Phaedra is a 1962 drama film that was directed by Jules Dassin as a vehicle for his partner (and future wife) Melina Mercouri, after her worldwide hit titled “Never On Sunday”. This film was the fourth collaboration between Dassin and Mercouri, who took on the title role. Greek Writer Margarita Lymberaki adapted the story of Euripides’ Hippolytus into a melodrama concerning the rich society of ship owners and their families, but still maintaining some of the tragic elements of the ancient drama. The film takes place in Paris and London, as well as the Greek Island of Hydra.
This movie tells us the story of the powerful Greek shipowner and constructor Thanos when he proposes to marry Phaedra during the baptism of a ship bearing her name. Phaedra, is the daughter of Thanos’ greatest competitor. He gives a considerably expensive ring to her and soon learns that his estranged son from his first marriage, Alexis, has left the London School of Economics to dedicate himself to painting. Thanos and Phaedra both travel to London to discuss this recent change with Alexis; however that’s when things ultimately take a turn for the worst and the real juicy drama begins.
This movie was originally released in 1962 and was considered to be a huge success in Europe, however a box-office bomb in the USA. Although Mercouri and Perkins became friends during the filming, the magazines, and especially “Esquire” magazine, attacked the film because of Perkins’s vulnerability. “Phaedra” was the first of several films that teamed Perkins with other notable older female stars.
The Film Itself (3/5):
When I had initially gotten into writing about films, I knew that I’d be getting myself into films that I wouldn’t normally watch. Phaedra certainly is a film that I wouldn’t normally pick up off of the shelf; and in all honesty, I don’t think I’ll be watching this film again anytime soon. Not that this movie was considerably bad or anything, but it was something that wasn’t really up my alley. This film takes your more classical mythological truisms and presents them in a more modern method. Loosely telling us a story that was originally written by Euripides, we see the tale of the beautiful, rich, yet bored Phaedra and her tribulations that are a result of her love affair with her stepson; and we all know that when situations like this occur, there’s trouble to be had.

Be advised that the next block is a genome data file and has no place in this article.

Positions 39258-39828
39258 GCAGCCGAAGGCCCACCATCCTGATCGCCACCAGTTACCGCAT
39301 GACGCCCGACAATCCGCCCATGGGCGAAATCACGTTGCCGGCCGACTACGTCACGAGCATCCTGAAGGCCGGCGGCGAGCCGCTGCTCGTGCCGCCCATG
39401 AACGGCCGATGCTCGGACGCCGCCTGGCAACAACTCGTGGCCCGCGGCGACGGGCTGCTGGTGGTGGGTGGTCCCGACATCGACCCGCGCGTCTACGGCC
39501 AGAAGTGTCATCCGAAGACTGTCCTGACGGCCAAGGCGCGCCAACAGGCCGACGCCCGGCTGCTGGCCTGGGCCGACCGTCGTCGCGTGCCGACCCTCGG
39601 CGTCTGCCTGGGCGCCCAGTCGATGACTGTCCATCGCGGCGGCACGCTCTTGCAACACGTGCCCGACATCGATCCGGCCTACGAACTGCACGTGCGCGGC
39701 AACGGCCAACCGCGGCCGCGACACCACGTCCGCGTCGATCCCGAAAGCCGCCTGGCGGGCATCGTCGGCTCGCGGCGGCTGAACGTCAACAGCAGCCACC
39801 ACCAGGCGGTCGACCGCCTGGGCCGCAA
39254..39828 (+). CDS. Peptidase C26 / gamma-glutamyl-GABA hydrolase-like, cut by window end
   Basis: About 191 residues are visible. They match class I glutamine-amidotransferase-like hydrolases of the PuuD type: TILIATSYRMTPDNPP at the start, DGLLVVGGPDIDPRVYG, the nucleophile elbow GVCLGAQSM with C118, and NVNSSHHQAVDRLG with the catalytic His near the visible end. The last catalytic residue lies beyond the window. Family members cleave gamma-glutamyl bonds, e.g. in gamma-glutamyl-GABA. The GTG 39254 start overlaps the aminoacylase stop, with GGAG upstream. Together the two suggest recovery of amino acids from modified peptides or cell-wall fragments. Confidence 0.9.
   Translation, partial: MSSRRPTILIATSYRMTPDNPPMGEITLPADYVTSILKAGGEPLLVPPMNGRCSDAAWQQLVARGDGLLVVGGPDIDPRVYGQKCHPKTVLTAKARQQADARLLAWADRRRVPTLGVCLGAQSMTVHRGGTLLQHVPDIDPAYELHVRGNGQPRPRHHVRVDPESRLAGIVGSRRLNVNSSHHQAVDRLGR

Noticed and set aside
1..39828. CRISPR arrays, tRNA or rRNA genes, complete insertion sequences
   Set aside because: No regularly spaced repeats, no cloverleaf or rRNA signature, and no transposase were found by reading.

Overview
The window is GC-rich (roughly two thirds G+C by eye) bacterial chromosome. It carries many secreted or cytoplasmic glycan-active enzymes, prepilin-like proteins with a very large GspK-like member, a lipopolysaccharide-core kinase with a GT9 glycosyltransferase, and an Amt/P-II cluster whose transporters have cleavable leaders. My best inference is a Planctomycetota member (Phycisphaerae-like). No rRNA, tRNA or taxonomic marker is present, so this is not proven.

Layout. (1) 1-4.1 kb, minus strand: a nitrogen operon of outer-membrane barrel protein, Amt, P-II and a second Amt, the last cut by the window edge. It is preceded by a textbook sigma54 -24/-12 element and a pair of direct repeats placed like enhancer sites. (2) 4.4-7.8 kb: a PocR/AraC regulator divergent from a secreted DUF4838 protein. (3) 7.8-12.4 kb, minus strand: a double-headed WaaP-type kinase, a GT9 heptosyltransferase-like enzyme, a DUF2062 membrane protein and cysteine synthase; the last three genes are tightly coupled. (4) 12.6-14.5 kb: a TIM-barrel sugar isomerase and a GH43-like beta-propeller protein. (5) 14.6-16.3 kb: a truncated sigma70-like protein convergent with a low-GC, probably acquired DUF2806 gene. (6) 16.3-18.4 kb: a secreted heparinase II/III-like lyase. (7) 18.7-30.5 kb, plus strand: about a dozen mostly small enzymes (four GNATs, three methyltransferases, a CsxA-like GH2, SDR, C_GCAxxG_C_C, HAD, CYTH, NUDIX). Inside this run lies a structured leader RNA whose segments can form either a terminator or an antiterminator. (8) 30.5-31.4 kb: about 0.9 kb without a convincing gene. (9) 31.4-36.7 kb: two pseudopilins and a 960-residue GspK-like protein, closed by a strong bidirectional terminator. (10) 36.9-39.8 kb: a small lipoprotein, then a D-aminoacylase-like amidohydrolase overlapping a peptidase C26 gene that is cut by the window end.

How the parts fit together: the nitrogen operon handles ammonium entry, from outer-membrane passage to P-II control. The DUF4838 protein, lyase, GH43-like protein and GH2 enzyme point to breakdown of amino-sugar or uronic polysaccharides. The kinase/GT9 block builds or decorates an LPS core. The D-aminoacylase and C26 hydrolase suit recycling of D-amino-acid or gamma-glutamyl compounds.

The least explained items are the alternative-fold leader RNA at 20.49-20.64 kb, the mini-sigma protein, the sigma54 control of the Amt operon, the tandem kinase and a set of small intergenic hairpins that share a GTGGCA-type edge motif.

Picture Quality (5/5):
Just like every other release from Olive Films that I’ve had the pleasure of reviewing, Phaedra really shines in terms of picture quality. As this film was originally released in the early ’60s, you can tell that the crew who worked on this release really put in the added effort to maintain the original feel that audiences experienced when this film originally came out. Presented in a crisp, and sharp black and white presentation, my wife and I were able to see everything unfold before our eyes and visually understand everything as the story moved onward.
Audio Quality (2/5):